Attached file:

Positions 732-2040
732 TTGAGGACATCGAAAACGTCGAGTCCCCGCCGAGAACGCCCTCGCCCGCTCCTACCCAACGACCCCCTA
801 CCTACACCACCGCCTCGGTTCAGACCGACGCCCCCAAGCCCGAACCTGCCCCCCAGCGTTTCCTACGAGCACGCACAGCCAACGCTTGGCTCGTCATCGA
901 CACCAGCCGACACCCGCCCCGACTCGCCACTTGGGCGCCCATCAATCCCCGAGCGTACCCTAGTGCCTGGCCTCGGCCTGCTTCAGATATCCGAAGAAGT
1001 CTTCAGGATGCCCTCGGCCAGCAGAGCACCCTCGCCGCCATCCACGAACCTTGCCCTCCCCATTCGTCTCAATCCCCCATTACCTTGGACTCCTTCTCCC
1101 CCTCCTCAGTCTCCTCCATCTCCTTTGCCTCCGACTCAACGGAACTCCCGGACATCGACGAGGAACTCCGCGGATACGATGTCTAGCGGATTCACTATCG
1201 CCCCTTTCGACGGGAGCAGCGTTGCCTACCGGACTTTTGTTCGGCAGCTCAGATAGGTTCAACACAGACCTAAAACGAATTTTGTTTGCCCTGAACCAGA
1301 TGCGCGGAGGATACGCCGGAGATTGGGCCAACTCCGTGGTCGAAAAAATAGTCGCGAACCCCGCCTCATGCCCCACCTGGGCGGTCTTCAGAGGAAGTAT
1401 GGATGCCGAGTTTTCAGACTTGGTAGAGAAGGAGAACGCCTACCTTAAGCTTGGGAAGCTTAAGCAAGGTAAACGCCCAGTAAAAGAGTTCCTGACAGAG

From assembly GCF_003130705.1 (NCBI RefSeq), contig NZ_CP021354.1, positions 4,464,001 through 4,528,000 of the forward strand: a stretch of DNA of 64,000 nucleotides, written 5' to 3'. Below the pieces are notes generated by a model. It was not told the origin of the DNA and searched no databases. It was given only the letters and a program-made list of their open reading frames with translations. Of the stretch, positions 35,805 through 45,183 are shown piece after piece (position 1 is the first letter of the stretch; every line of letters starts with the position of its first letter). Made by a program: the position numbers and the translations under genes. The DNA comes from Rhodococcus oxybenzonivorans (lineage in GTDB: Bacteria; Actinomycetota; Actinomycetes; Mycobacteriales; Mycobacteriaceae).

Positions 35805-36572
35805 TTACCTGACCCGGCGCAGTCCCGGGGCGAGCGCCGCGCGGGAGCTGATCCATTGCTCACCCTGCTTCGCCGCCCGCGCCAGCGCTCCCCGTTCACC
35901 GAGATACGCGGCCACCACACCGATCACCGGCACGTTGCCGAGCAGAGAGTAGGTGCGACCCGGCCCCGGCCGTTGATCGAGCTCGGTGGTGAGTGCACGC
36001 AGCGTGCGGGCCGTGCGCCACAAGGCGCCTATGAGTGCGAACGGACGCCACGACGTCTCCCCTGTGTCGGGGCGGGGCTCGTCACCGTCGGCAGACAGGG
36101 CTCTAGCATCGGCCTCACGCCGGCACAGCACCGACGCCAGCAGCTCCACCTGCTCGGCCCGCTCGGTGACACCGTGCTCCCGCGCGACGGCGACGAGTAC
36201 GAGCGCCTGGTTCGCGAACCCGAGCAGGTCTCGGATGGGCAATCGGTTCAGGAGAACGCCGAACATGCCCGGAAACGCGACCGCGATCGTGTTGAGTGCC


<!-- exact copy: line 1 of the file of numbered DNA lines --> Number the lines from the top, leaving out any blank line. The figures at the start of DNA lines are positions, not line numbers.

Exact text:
Positions 732-2040